Two deputy premiers transferred from jail to house arrest on the eve of the election
Turkmen voters will be electing their president the day after tomorrow. Nothing extraordinary is required or expected from them. They only have to visit their respective polling stations and underline the name of Gurbankuly Berdymuhammedov in voting bulletins. (Berdymuhammedov is the man who has been acting president ever since the demise of Saparmurat Turkmenbashi the Great on December 21, 2006.) The election is officially proclaimed as democratic, meaning that the future president will poll less than 100%. Discounting Berdymuhammedov, five others run for president, and some of the votes will have to be given each of them.
No foreign observers are expected in Turkmenistan which means that nobody will appraise the election in this country in the official capacity. (From this standpoint, Turkmenistan is certainly different from its neighbors whose authorities were accused of the failure to meet democratic standards.) All the same, some OSCE observers are already in Turkmenistan on a purely technical mission. They are expected to get acquainted with the Turkmen legislation pertaining elections and see it in action.
Ashkhabad and Vienna (the site of OSCE headquarters) are quite content and pleased with reach other. The Turkmen authorities can forget about accusations. The Europeans in their turn are given a rare opportunity to get first-hand knowledge of the situation in the country which late president Niyazov made a terra incognita for foreigners. This is essentially all in terms of differences between the forthcoming election in Turkmenistan and elections elsewhere. Candidates for president tour the country vying for voters' sympathies. Voters in the meantime have already grasped the essentials of candidates' programs. One of the them promises people something unprecedented - trips abroad, chance to get education there, and access to the Internet. Unlike this quite specific and to the point program, all others are vague. These latter concentrate on petty shortcomings and essentially boil down to old maxims (of the better-wealthy-and-healthy-than-poor-and-sick kind). No need to point out that the former program belongs to Berdymuhammedov and the rest to the also-runs. It will help Turkmen voters make the correct choice.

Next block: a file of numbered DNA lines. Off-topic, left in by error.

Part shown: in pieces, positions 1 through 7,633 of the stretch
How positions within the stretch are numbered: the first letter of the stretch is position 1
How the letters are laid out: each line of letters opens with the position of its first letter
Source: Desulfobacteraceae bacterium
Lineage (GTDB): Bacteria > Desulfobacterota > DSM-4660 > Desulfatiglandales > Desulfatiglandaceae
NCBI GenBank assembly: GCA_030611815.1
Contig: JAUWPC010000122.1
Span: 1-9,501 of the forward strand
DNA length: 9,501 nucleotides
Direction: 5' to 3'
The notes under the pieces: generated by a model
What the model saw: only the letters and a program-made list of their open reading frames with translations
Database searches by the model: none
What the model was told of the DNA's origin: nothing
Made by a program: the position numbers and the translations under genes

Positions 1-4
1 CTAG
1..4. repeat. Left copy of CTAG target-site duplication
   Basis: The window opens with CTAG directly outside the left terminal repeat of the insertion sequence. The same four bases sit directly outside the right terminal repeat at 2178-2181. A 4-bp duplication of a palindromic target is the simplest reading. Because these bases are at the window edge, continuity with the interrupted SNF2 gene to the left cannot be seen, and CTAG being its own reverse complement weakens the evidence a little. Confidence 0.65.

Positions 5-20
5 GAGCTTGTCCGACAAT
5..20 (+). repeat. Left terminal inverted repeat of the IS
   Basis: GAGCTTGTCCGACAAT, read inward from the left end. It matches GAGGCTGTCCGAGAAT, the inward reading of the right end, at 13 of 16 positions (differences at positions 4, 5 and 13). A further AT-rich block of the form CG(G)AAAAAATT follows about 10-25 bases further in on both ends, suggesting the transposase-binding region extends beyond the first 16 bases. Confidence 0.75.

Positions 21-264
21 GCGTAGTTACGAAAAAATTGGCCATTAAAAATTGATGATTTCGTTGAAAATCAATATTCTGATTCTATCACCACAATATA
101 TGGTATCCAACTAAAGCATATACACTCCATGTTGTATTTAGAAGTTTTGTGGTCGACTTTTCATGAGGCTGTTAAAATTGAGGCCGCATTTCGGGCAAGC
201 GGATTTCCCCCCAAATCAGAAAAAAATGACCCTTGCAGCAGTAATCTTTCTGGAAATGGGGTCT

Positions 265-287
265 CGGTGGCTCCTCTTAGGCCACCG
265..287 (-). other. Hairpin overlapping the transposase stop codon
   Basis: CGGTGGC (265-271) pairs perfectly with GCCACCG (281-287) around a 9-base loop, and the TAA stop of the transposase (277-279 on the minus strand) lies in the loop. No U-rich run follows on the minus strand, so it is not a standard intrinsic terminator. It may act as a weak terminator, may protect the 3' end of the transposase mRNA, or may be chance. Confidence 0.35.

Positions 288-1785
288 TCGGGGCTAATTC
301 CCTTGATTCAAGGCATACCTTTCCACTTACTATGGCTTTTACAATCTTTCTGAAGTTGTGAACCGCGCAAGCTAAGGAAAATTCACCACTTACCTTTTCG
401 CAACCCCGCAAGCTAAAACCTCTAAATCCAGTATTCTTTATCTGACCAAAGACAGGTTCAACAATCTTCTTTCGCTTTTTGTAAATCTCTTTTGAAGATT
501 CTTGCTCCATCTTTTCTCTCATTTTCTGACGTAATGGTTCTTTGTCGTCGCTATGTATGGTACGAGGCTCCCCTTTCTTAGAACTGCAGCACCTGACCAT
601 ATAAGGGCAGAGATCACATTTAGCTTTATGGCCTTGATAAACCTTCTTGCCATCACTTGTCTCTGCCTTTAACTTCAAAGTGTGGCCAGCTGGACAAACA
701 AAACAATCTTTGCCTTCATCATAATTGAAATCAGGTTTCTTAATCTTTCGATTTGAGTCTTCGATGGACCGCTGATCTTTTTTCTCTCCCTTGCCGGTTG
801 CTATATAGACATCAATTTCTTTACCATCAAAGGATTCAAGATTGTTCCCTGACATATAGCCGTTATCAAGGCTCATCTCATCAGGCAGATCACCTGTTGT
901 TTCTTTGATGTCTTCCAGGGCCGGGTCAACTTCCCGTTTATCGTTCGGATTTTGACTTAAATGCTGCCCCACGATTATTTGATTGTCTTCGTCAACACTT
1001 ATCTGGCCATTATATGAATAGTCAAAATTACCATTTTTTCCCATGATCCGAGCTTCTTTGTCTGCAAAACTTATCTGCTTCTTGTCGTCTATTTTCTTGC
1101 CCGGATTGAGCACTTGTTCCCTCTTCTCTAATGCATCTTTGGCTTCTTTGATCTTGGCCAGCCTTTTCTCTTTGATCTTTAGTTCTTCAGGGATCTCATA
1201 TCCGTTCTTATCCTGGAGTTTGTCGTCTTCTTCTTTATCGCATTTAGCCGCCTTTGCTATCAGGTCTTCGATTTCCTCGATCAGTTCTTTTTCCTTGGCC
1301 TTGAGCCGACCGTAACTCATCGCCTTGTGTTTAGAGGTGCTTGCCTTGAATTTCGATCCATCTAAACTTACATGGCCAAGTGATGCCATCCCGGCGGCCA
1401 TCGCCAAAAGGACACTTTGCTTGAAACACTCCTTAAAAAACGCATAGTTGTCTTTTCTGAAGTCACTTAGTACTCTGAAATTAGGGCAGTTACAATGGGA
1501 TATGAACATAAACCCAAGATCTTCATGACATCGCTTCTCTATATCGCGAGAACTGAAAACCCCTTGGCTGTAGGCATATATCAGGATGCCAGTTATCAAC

Turkmenistan and foreign countries are already waiting to see what the first steps of the new leadership will be like. Very many optimists count on a "thaw". Turkmen families (great many of them) are waiting for the return of their husbands and fathers from jails. Well-informed and trustworthy sources in Ashkhabad say that former deputy premiers Yelly Kurbanmuradov and Dortkuli Aidogayev, each sentenced to 20 years imprisonment, were already transferred from jails and placed under house arrest. Kurbanmuradov ran the oil and gas sector once, Aidogayev was in charge of light industry. There are the rumors that some others will be released soon too. Once Berdymuhammedov is sworn in, these former senior officials of the Turkmen state may be amnestied and restored to positions of power.
The new authorities need these people back because Niyazov's regular purges robbed Turkmen nomenclature of vitality. "Bench-warmers" at the highest and medium administrative level became such a rarity in Turkmenistan that Niyazov was compelled to return from exile in God-forsaken places the officials he himself had sent there for some wrong - real or imagined.
There are other indications of the forthcoming changes as well. Non-Turkmen specialists are returning to some ministries and departments (education, oil and gas). Indigenous staff for national structures was Niyazov's motto in the last years of his life.
Turkmen schools expect new curricula. The new authorities have already ordered more extensive studies of foreign languages and reinstitution of physical education. Studies of Niyazov's Ruhnama, however, will remain on the curricula. Dropping it will signify abandonment of the Turkmenbashi's ideology.
Berdymuhammedov and his team have yet to solve the principal problem, that of taking over Niyazov's bank accounts. Sources report that Niyazov's son Murat who stayed in Ashkhabad until the 40th day funeral feast spent the time dividing the heirloom with successors. There are reasons to believe that shortly before his demise the Turkmenbashi put Murat partially in charge of the old accounts with Western banks and the current ones, the bank accounts where gas export revenues are accumulated. And if Murat does not want to succeed to his late father (and he doesn't as is now plain), he will have certainly demanded an "indemnity". Its size is the only question. That and how long persuading him to take less will take.
* * *
Vremya Novostei, February 9, 2007, p. 5
© Translated by Ferghana.Ru